Sgt. Elwin Hart, 2/8
Did I Do Enough?
EDITORIAL NOTE: In March of 1994, I received a letter from Colonel Joe Alexander, a retired Marine. He was writing a book for the Naval Institute Press on the battle of Tarawa and wanted my account of the battle. Colonel Ed Driscoll, a longtime friend and fellow Marine, had given him my address. At that time my wife Gladys and I were in Mesa, Arizona, where we had been spending winters as "snowbirds" since 1990. Having no word processing capability with me, I wrote Joe a brief handwritten account of some of my most vivid memories of the operation and promised him a more detailed account upon our return to Puyallup, Washington in May. The following letter dated 29 June 1994 to Joe is as good an account as I could muster on a combat experience I had some 51 years earlier.
"Dear Joe - Please excuse my tardiness in responding to your request for my account of the Tarawa battle. I was not the radio chief for 2/8 (2nd Battalion 8th Marines), but I was a sergeant, having been promoted before we left New Zealand in a regimental wide competitive exam. We received both promotions in 2/8 of the two available with wireman Dick Hogue getting the other one. I was in charge of the TBX team (the TBX was a three man radio set used by Marine Corps units to participate in unit to unit communications) scheduled to operate on the Regimental Command Net with the 2nd Marines. As I recall and you probably know (from your 30 months of research), 2/8 was attached to RLT-2 (Regimental Landing Team 2) for the landing. I believe my landing craft was in the second or third wave (after the amphibian tractors of course). My best buddy, James B. Martin from Springville, Alabama (later was Postmaster there) had our other TBX (two TBX's per Bn (Battalion) as I recall) and he was on a Naval Gunfire Spotting Net with some direct support ships. To the best of my knowledge, Jim and I had the only TBX's operating on the island.
Of course everyone is familiar with the stories of landing craft literally sinking from under them. My experience was no different. We were an estimated 800 yards from the beach when the landing craft opened its ramp and off we went. As I stepped off the ramp, I was barely able to touch bottom and sort of bounced along for some time. There was a great deal of mortar and small arms fire, but I remember being rather oblivious to all the racket. I only had one thing on my mind, which was to get to the beach and get our TBX on the air. Of course I also wanted to survive, so as a friendly tank lumbered past, I grabbed onto the rear and hung on.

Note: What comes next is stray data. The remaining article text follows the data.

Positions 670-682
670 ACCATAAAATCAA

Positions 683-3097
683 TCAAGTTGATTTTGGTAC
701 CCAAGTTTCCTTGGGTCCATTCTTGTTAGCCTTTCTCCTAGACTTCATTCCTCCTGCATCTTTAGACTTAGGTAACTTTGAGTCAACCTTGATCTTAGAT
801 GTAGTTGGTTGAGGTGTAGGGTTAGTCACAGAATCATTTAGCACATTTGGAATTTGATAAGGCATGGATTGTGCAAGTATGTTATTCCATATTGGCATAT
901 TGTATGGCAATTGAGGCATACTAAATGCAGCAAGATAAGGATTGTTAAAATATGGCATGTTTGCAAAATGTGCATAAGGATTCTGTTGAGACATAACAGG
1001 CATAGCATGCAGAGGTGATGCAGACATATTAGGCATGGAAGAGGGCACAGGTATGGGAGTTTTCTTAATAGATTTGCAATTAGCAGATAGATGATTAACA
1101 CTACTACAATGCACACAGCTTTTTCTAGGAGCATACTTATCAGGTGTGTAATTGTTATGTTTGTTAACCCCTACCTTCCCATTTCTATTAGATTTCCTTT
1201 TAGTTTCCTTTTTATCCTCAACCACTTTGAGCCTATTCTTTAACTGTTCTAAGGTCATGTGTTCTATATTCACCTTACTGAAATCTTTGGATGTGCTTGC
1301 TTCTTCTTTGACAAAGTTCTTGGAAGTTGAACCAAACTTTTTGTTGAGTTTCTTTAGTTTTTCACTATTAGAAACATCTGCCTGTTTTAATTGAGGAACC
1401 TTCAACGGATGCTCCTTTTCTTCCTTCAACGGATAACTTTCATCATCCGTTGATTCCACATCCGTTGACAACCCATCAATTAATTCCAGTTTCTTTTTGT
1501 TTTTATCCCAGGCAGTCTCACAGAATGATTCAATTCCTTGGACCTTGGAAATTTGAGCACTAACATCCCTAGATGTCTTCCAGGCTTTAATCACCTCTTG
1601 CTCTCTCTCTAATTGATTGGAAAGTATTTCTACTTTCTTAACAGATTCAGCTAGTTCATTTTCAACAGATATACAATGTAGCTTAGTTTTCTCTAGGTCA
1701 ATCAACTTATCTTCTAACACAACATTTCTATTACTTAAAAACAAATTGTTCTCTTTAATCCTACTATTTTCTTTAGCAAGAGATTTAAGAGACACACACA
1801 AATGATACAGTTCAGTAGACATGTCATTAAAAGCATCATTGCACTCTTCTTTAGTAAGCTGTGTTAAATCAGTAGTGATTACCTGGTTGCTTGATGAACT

On the way to the beach I encountered our Battalion Communication Officer, a newly appointed second lieutenant named Kern, Kearny or something similar. He had been hit in the leg, and was bleeding profusely in the water. He was heading back to a landing craft for evacuation, and I asked him for the authentication tables for days D+1 and thereafter. (Authentication tables were used to verify that you were who you said you were). I was only carrying the D-Day tables. He refused to give them to me--I don't know why. In any event, to my knowledge we never found out what happened to him.
We were landing just to the left of the long pier that jutted out into the water. On reaching the beach, we located what apparently was an abandoned mortar position not too far from the end of the pier--perhaps within 50 yards or so. It was open on the water side, about 12 feet by 12 feet and perhaps 5 or 6 feet deep. The sides were of logs on three sides and it opened into a covered bunker on the land side of the position. It appeared to be an ideal position to set up our TBX. I had two PFC's, Clarence Backus from Danville, Illinois and "Eddie" Fisher from Texas. The only problem at the moment was that Backus was missing. So after removing the transceiver case from my back, I proceeded to run up and down the beach looking for him.
As I recall he had the accessory case, which of course was an essential element, since it contained the receiver batteries, the headphones, microphone, telegraphic key. connecting cables and other items necessary for operation of the radio. I located Clarence lying behind the seawall a few yards (perhaps 25-30) from the water's edge. He had been shot (appeared to be 25 caliber) in the neck with an entry and exit wound on each side of the neck. (He was still alive.) I retrieved the radio accessory box from him and hailed a passing Marine to help me get him into a landing craft for evacuation. As we began to walk him toward the water, a burst of automatic fire started kicking up sand around our feet. I began cursing the unknown weapons wielder and then glanced over at the "Marine" assisting me only to discover it was the Battalion Chaplain. I started to apologize for my language, but he assured me that he understood, and that in fact he had been thinking similar thoughts.